In honor of the librarians at the Highland Park Public Library
I have been telling the librarians at the library about Twitter. If you put in a little effort at first, you can later use Twitter to increase contacts and resources in whatever area interests you.
Step One: Sign up and pick a username. You are going to need to stick with the name you pick, so pick carefully. It can just be your first or last name with an initial, or you can choose an alias like this one: jedilibrarian. If/when you are ready to represent your library on Twitter, you can use a username that reflects your library. You should also get an identifying user pic (I use my little froggy), because you might stand out a bit more if you have a good picture. You can poke around on Twitter to see what others are using to get some ideas. It doesn’t have to be a photograph of yourself; just something that looks good tiny. You can change the user pic easily later, if you like.
Step Two: Find some people to follow. I’m going to make this easy for you.
And then I found this: Libraries on Twitter
And this: Tweeters Directory: Librarians
Librarians, Library Studies Professionals
Note: please leave a comment if you want to be added to this list.
Organizations, Book Lover Lists
http://twitter.com/sljournal (School Library Journal)
Step Three: You can find others twittering about any topic by keyword by using search.twitter.com. You don’t have to follow someone to read their tweets (unless they have them protected). You can also learn about hashtags.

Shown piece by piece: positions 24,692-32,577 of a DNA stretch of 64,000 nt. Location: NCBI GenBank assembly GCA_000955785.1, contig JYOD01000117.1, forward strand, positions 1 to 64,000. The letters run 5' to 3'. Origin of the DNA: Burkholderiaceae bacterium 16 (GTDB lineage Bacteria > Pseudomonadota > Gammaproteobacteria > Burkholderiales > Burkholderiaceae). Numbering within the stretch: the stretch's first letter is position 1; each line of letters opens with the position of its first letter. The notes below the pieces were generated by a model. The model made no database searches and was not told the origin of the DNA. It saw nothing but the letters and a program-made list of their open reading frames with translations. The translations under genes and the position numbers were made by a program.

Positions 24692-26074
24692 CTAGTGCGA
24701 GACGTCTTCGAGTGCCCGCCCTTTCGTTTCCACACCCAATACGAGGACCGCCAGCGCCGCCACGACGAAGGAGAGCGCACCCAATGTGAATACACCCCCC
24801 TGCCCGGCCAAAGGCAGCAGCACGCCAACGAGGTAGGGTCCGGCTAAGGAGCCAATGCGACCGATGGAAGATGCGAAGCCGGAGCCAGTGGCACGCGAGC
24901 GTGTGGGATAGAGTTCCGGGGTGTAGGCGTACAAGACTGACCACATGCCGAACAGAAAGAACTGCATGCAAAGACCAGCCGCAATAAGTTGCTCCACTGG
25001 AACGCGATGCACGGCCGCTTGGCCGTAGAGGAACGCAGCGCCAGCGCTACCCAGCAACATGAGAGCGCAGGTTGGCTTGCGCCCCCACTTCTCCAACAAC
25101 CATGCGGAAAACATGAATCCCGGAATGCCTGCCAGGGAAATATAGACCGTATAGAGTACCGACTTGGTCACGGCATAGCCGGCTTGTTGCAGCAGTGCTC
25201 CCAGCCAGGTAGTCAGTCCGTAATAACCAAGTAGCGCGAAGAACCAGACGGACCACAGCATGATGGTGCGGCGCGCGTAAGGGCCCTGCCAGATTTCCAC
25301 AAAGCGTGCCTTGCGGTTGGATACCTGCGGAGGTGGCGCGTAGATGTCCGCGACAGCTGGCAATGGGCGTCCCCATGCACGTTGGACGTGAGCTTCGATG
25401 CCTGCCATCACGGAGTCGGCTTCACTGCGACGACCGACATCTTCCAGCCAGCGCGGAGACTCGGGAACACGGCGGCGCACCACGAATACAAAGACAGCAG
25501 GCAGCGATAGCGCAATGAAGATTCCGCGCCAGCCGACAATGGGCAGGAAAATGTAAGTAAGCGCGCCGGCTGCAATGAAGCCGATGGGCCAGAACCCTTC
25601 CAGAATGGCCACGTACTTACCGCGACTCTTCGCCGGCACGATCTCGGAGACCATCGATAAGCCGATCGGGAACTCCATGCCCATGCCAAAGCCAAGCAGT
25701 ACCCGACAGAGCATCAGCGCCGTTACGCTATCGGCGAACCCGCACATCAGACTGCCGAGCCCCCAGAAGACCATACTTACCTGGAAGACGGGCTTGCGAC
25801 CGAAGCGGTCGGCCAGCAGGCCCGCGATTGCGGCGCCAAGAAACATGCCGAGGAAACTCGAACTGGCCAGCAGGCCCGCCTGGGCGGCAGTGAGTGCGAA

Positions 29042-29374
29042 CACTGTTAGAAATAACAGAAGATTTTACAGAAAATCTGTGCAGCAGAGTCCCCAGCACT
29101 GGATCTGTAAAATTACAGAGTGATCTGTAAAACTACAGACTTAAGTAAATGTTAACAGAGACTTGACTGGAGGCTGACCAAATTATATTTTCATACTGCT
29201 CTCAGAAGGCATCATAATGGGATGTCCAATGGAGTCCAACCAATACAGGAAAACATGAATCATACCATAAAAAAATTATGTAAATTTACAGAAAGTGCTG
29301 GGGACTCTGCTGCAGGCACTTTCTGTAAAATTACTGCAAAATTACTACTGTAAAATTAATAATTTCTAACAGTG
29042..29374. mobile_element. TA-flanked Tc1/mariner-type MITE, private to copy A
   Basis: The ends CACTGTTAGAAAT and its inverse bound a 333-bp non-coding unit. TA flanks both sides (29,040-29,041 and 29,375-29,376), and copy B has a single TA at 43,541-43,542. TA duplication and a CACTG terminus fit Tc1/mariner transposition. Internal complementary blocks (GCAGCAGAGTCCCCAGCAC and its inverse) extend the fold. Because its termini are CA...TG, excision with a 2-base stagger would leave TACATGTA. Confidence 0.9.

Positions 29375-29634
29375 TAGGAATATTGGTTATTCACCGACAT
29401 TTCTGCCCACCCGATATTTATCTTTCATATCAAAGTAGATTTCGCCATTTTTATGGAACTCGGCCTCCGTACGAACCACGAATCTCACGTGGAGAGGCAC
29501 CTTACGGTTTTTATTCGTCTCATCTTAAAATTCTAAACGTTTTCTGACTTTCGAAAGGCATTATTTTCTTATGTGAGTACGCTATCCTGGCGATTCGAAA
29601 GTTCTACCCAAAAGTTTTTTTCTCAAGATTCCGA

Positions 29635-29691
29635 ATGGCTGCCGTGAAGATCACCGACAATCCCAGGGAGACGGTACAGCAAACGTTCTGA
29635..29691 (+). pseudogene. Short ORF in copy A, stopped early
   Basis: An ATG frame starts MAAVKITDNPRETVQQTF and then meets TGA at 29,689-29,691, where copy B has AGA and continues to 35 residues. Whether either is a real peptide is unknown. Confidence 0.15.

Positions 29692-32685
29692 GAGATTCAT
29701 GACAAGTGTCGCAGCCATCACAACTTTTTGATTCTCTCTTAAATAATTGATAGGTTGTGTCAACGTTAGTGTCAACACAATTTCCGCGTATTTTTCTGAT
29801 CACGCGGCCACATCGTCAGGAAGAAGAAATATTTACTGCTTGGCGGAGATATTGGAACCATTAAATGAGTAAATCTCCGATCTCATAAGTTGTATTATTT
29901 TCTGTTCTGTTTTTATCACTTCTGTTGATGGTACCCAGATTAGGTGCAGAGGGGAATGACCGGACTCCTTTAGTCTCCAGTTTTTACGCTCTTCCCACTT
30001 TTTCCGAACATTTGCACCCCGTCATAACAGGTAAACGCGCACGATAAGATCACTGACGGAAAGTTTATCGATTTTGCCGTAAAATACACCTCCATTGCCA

Step Four: Write some Tweets. Tweets need to be 140 characters or less. It takes getting used to, but you can learn to shorten “you” to “u”, for example. If you want to Tweet a URL, just paste it into your tweet. Try to fill up your tweet with key words. Let’s say you are writing about teen films. You may want to use the words ‘animation’ or ‘movie’ or ‘film software’ or any other descriptive words. Hash tags can be useful, too; you can find lists of hash tags (key words with a # in front, such as #books or #library) on the hash tag site.
Step Five: Get others to follow you. You can’t force anyone to follow you. But if you provide Tweets with valuable information (valuable is relative, we all have different ideas about what’s valuable!), others might find you and decide to follow you. You will probably also find that if you follow others, they might follow you back. No guarantees.
Step Six: Reply to someone. Did someone Tweet something of interest? You can reply publicly by typing an @ sign in front of their username and then write your Tweet. Like this:
@leoraw Thank you for your post on how to get started with Twitter.
I’m leoraw if you want to follow me on Twitter.
Note my regular readers: if you see ideas that were repeated from old posts, thank you for being such an avid reader! I’m planning to write a series of How To Use Twitter type posts, and I hope to gear them toward different audiences.
Thank you to these Twitterers who helped with this post:
@tealan, @camdencclibrary, @jransom, @briankelly, @tripnmommy
Brian Kelly sent me this post of his: 14 UK Information Professionals to Follow on Twitter? I believe his point is once you get used to Twitter, you should use it to build community, not just to follow the “big” pearls of wisdom.
Questions? Comments? Ideas about how to use Twitter? All welcome.